3. Building on the previous question, how strictly should the observations from OT Levitical practice be appiled to NT pastoral leadership today? What I mean is this: Might it be true many times that the principle illustrated in OT Levticial practice is very true and important and yet still should not be made a strict rule/law to be followed to a “T”? Perhaps a principle that should have a large influence on our thought is a better approach than a strict rule that simply must not be violated? Is this fair to say? That would not diminish at all the importance of emphasizing these great principles, but would change our way of thinking at times to allow for a slightly more flexible form of practice in some cases. Is that a good idea?

    There are a lot of other particulars in your post worth considering, but I will just start with these points, which probably suffice.

  4. dkspencer3 says:

    Thanks for your comments, gentemen. I’m pleasantly surprised that three people already read my lengthy post and responded.

    Stefan, I wasn’t meaning to imply that Pastors never sin. But rather that it is especially important that they live pure lives according to God’s word. Pure doesn’t need to imply “totally sinless”. I agree that all must come to Christ initially as nothing more than rebellious, guilty sinners. I also agree that there is no one on earth who never sins.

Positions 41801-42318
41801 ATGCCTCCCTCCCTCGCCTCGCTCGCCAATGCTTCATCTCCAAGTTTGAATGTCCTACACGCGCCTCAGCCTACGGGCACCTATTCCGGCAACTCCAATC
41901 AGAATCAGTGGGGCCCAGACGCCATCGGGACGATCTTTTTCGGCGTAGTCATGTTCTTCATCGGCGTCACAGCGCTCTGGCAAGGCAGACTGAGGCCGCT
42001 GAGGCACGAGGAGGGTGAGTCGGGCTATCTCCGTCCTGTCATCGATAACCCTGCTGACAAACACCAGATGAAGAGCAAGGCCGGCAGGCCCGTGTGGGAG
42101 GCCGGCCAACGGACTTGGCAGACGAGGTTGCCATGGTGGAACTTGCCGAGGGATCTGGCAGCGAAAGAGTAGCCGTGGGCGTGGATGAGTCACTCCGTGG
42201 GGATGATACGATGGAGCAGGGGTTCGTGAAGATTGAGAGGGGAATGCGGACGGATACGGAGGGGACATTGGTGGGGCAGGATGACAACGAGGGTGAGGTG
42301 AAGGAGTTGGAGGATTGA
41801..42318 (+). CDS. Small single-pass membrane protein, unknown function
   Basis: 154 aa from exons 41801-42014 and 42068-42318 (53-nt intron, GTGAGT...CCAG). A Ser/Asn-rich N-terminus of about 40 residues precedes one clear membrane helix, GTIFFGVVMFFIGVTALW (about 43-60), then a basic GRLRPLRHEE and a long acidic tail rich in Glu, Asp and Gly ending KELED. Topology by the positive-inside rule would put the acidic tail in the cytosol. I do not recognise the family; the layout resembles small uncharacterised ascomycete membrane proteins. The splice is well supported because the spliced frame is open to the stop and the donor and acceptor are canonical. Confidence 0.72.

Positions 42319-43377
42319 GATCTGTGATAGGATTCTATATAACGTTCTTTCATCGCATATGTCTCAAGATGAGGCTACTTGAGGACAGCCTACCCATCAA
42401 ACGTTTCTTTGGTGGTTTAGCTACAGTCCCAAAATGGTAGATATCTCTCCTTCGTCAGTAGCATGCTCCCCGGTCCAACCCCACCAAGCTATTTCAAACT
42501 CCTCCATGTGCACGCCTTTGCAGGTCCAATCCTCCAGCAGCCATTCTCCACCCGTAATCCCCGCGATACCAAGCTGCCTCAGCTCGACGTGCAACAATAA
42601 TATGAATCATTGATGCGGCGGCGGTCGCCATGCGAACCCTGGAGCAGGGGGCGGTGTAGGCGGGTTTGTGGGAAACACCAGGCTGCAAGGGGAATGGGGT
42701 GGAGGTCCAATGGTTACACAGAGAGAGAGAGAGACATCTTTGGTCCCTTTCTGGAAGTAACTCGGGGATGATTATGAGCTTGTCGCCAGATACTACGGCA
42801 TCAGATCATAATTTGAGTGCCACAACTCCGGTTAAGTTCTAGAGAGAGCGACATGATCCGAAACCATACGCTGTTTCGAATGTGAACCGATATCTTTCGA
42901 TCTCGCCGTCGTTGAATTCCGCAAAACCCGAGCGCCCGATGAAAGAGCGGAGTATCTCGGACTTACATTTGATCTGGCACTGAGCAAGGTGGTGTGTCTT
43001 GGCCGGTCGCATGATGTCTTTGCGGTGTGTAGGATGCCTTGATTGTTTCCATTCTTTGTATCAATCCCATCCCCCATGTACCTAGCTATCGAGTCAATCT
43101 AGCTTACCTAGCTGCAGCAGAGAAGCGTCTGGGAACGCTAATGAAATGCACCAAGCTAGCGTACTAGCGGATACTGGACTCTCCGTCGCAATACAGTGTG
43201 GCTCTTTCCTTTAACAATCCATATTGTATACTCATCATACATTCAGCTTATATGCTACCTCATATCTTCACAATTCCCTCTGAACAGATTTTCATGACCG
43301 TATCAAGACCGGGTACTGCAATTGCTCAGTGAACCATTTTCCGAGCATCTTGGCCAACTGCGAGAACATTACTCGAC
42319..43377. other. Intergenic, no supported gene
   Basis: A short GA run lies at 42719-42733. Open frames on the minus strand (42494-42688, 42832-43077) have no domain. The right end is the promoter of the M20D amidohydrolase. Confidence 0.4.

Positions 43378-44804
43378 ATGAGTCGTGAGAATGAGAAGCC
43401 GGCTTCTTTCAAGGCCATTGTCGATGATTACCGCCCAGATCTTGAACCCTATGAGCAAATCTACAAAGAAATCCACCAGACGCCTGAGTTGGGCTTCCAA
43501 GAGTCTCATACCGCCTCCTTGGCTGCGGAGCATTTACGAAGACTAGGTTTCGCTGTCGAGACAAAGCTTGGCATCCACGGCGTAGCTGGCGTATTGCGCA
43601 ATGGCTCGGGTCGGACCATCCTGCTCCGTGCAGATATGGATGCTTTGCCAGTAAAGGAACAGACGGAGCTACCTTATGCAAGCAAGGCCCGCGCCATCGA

Aaron, I agree with your third point that these are general principles that don’t always need to be applied strictly but should be present in our thought patterns and decision making. Some of the points, esp. the ones emphasized more in the NT, should be more rigid than others.

    Maybe I’ll think more about what you said in points 1 and 2 and respond later.

    Thanks, guys.

  5. dkspencer3 says:


    To answer you first two questions.

    1. As I was reading through Lev. and Numbers, I felt like I didn’t know that much about the Levites and I wanted to understand more – esp. the difference between Priests (sons of Aaron) and Levites. I had some specific questions as well about their functions. I still have some unanswered questions, by the way. But then I just typed the word Levites into a Bible search engine and read every passage that mentioned them. It was quite an extensive list of verses, but I’m sure I missed some b/c I didn’t search “Levi” or “priest” and include those verses.

    2. Nature of the relationship between Levites and Pastors? Well, I can give a quick answer and then maybe you can critique it. In my above post I assume that Levites were basically the same thing as pastors are today. I stand by that assumption. I think the the Levites were quite clearly those designated by God to be the spiritual leaders of Israel, God’s covenant people. Today, pastors are those chosen by God to be the spiritual leaders of God’s covenant people, the church. I suppose the differences between Pastors and Levites would correspond to the differences between Israel and the church. But overall, since I see more continuity between the covenants than discontinuity, I think the one transfers easily to the other. I think all of the OT applies today and the Law esp. consists of shadows that find their spiritual reality in the New Covenant age and beyond.